British-Jewish publisher and philanthropist George Weidenfeld, known for funding the rescue of 2,000 Syrian and Iraqi Christians who were being threatened by the Islamic State terror group, died in London on Wednesday at the age of 96.
Weidenfeld, a member of the United Kingdom’s House of Lords legislature, has been devoted to promoting positive interfaith relations. He escaped Austria for the U.K. on the cusp of Austria’s annexation by Nazi Germany in 1938. In the U.K., he co-founded the publishing firm Weidenfeld & Nicholson and later received the British aristocratic title of “life peer.” Inspired by his past as a Jewish refugee, he was heavily involved with Jewish and Israeli charities, and in recent years funded the escape to Europe of 42 Syrian-Christian families.
“We have been deeply moved by the plight of Christians in conflict-torn Middle East countries, and we are supporting the transfer of Christian families to safe havens where they can lead normal lives,” Weidenfeld told the Times of Israel last year.
“As a bridge-builder, he devoted all of his energy toward issues that are still as topical as ever: the dialogue between the faiths to Europe’s relationship with Israel to European integration. He fought for values and ideals even when he faced resistance,” German Foreign Minister Frank-Walter Steinmeier said of Weidenfeld in a statement on Wednesday, reported the Associated Press.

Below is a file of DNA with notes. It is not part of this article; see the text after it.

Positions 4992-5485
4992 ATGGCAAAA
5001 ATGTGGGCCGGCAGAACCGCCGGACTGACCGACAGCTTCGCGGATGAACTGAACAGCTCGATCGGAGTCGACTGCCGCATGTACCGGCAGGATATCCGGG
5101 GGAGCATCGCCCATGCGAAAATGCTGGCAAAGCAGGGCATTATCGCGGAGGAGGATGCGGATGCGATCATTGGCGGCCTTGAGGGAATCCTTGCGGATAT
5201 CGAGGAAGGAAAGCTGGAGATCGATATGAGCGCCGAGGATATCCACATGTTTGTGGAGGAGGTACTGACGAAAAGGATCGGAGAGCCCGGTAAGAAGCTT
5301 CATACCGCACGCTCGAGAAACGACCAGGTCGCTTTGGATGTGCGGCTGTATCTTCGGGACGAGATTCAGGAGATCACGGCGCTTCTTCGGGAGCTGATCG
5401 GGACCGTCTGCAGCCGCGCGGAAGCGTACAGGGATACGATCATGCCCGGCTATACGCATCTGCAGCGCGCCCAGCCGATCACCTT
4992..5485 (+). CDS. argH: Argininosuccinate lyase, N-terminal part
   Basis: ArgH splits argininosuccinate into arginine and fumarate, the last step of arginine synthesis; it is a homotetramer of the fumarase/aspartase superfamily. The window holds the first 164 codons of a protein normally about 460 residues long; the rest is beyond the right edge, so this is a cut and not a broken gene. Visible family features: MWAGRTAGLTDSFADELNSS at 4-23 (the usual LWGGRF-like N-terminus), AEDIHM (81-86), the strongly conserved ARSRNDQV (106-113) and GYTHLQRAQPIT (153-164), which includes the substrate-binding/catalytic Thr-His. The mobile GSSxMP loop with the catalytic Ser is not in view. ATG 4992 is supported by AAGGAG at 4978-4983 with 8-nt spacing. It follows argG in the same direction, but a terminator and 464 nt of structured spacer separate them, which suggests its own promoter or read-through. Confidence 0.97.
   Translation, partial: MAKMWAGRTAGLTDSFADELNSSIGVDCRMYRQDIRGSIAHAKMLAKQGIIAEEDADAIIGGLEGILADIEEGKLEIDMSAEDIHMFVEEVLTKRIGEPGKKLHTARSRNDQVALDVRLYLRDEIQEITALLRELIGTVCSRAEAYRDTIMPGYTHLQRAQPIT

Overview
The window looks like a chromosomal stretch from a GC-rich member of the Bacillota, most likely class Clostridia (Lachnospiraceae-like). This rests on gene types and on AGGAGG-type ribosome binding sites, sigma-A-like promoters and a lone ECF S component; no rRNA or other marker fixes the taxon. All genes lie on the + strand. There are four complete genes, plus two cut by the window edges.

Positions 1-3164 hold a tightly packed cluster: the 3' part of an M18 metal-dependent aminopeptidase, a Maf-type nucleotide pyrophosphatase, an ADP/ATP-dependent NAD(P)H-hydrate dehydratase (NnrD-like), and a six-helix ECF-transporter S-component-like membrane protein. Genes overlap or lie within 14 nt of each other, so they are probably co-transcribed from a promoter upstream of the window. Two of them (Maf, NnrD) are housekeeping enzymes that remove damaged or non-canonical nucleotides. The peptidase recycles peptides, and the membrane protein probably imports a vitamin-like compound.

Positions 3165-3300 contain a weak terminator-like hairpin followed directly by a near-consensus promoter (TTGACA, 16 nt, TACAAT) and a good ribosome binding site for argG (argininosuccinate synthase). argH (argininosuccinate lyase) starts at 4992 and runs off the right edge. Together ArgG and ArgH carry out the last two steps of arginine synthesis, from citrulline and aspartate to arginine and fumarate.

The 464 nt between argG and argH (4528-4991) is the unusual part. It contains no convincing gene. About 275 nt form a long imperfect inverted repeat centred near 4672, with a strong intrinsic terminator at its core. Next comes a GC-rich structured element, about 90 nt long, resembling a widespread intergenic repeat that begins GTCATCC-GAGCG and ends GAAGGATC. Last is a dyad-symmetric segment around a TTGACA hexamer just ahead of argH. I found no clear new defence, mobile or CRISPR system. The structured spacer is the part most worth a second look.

Member of Knesset Isaac Herzog, Israel’s opposition leader, called Weidenfeld “an avid Zionist and lover of Israel” who as the right-hand man of Chaim Weizmann, Israel’s first president, “envisioned, initiated, and promoted programs for the State of Israel, its Jewish character, security, and defense.”
The president of the World Jewish Congress, Ronald S. Lauder, said he is “deeply saddened that George has left us. He had great wisdom, and he was a friend who always gave me valuable advice. Until the end, his mind was as sharp as ever, and he never retired. George managed to squeeze several lifetimes into one….George never forgot what Christians had done to save him, and only a few months ago, he set up a foundation to rescue thousands of persecuted Christians in the Middle East. He said he had a debt to repay, and he meant it.”